Overcoming the stigma surrounding mental health and addiction requires a concerted effort to educate people and promote awareness and understanding. It’s essential to recognize that mental health disorders and addiction are medical conditions that can affect anyone, regardless of their background, and that seeking treatment is a sign of strength and resilience. By challenging stereotypes and promoting empathy and understanding, we can create a more supportive and inclusive society for those who struggle with mental health and addiction.
Signs of Common Mental Health Issues
There are numerous mental health issues, each with unique signs and symptoms. These issues can affect individuals of any age, race, or gender and significantly impact their daily lives. It’s essential to recognize the signs of these mental health issues and seek professional help when necessary. Here are some signs of a few common mental health issues:
- Excessive worry or fear that is difficult to control
- Feeling restless or on edge
- Muscle tension or trembling
- Difficulty sleeping or staying asleep
- Panic attacks
- Avoiding situations or activities that cause anxiety
- Persistent sadness or feelings of emptiness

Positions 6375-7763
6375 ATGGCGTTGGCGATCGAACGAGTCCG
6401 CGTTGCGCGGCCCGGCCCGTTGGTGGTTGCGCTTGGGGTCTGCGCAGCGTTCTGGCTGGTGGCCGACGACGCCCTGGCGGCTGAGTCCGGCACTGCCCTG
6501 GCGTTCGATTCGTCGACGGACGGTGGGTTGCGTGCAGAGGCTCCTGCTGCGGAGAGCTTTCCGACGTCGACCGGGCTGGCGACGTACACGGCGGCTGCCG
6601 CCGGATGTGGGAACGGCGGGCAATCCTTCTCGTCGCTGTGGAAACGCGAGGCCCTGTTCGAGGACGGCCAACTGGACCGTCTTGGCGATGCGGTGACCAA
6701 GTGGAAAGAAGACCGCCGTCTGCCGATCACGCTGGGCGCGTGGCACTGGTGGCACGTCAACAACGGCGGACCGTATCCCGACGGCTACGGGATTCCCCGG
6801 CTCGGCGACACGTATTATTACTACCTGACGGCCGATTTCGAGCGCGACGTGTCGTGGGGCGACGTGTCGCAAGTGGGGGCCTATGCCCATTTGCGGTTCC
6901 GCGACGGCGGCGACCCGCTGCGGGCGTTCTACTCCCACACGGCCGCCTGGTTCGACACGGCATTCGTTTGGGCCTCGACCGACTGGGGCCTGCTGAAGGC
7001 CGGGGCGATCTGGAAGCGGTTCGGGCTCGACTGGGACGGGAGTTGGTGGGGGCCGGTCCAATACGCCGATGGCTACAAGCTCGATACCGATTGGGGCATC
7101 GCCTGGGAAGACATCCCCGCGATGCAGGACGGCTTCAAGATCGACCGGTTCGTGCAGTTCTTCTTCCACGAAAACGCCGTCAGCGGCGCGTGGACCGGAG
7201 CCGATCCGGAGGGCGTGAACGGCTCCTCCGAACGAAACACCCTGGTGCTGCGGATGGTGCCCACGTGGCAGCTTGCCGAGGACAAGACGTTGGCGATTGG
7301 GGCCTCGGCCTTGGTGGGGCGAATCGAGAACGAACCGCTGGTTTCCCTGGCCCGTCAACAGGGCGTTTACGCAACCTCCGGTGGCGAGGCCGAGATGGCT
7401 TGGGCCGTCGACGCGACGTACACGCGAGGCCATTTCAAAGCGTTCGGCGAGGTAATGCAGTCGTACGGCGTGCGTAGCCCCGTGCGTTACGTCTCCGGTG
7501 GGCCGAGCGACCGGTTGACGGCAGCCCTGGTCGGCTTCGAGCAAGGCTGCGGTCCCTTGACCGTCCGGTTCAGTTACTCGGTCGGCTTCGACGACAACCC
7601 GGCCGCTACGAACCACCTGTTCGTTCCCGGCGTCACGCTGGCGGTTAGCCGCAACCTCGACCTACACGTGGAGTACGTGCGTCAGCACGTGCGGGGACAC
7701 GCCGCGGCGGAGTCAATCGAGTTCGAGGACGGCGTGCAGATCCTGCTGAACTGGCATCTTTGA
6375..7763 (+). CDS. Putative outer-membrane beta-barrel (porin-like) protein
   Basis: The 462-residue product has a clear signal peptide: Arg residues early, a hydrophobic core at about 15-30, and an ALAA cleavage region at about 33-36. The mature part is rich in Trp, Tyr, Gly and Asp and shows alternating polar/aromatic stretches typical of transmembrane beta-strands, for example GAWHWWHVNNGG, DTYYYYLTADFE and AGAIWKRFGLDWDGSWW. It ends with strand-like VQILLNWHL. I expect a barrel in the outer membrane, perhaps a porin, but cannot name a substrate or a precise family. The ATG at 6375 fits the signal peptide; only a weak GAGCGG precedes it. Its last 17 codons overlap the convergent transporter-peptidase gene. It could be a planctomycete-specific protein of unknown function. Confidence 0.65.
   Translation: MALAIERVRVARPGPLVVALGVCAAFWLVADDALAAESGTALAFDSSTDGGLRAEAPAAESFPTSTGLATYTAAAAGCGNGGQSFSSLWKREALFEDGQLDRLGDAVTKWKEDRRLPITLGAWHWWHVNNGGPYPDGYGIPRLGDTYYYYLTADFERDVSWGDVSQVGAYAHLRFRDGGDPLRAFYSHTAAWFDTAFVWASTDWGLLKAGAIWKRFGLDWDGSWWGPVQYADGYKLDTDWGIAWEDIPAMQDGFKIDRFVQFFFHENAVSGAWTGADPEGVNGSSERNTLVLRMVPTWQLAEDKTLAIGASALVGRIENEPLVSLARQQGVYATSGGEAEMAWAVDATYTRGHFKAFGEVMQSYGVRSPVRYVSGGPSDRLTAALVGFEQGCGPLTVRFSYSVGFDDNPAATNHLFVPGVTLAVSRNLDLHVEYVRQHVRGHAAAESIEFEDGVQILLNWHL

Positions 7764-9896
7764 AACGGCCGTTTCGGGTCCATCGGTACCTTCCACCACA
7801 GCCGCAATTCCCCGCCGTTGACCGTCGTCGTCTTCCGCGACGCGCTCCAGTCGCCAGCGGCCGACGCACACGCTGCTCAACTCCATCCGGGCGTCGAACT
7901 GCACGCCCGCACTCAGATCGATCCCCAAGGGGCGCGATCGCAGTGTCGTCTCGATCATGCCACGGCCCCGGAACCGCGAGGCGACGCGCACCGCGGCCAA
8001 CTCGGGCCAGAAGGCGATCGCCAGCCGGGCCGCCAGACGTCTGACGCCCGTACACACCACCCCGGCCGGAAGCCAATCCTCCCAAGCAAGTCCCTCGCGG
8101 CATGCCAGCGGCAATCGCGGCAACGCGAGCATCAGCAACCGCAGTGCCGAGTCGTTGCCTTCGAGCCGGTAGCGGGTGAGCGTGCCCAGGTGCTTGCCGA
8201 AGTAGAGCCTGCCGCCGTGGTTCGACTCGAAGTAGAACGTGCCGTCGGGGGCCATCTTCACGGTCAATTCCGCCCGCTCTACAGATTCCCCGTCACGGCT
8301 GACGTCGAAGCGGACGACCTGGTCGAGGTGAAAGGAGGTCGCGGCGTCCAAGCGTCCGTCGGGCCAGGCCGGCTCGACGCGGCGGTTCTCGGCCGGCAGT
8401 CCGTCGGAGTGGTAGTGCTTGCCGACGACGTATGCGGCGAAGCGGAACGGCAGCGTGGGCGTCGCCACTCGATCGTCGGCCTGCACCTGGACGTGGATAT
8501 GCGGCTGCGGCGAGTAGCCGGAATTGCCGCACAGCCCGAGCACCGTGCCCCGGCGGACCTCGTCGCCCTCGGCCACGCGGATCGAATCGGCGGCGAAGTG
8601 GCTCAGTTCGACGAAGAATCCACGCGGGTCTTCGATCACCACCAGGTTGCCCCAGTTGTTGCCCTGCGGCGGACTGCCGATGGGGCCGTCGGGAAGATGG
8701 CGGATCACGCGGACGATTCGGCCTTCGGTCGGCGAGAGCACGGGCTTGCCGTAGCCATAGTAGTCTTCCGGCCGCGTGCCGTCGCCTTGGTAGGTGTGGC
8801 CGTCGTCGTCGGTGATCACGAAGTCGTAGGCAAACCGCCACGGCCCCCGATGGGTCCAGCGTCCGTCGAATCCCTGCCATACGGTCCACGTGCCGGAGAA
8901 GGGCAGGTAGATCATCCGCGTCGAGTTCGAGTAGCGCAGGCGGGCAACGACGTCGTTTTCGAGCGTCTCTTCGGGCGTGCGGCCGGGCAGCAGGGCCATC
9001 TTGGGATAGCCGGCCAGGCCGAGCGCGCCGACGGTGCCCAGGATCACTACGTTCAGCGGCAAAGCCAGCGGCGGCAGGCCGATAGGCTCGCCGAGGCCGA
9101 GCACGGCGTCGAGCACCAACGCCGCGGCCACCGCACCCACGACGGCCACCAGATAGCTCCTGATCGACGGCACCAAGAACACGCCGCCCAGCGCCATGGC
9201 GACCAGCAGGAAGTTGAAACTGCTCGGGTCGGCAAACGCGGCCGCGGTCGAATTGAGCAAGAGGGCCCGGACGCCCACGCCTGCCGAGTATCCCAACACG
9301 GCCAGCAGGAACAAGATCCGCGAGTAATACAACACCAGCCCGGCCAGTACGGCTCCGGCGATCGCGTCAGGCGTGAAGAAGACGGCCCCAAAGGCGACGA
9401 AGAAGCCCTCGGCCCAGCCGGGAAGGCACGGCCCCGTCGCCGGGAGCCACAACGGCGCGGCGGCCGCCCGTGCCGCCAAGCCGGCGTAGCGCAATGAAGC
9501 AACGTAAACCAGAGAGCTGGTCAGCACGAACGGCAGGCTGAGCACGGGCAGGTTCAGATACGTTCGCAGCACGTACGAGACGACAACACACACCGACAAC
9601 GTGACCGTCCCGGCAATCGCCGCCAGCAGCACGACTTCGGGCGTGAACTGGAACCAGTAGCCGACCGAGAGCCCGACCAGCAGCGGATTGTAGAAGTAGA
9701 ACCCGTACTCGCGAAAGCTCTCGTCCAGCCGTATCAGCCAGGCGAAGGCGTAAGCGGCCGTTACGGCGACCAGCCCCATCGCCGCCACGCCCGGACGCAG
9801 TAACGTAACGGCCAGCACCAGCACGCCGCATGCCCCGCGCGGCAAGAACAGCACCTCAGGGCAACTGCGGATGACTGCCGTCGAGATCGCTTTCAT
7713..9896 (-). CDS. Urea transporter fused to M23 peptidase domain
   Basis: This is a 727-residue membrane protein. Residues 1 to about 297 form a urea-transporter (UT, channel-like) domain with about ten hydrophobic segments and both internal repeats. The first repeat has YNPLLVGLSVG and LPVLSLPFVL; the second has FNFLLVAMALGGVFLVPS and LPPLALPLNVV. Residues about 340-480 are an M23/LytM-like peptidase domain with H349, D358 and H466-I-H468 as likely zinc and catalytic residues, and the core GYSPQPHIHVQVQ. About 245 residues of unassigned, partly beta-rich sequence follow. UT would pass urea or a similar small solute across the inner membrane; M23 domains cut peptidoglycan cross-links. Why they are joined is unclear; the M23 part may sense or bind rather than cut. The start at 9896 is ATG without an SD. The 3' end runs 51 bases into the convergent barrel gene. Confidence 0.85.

- Loss of interest in activities once enjoyed
- Significant weight loss or gain
- Changes in sleep patterns
- Fatigue or loss of energy
- Feelings of worthlessness or guilt
- Difficulty concentrating or making decisions
- Thoughts of death or suicide
Post-Traumatic Stress Disorder (PTSD)
- Intrusive memories or flashbacks of a traumatic event
- Avoiding situations that remind you of the trauma
- Negative changes in mood or thoughts, such as guilt or shame
- Hyperarousal, such as difficulty sleeping or concentrating, irritability, or being easily startled
- Feeling disconnected or numb
- Physical symptoms, such as headaches, stomachaches, or chest pain
- Preoccupation with weight or food
- Obsessively counting calories or restricting food intake
- Binge eating or purging behavior, such as vomiting or using laxatives
- Excessive exercise
- Distorted body image
- Withdrawal from social activities or previously enjoyed hobbies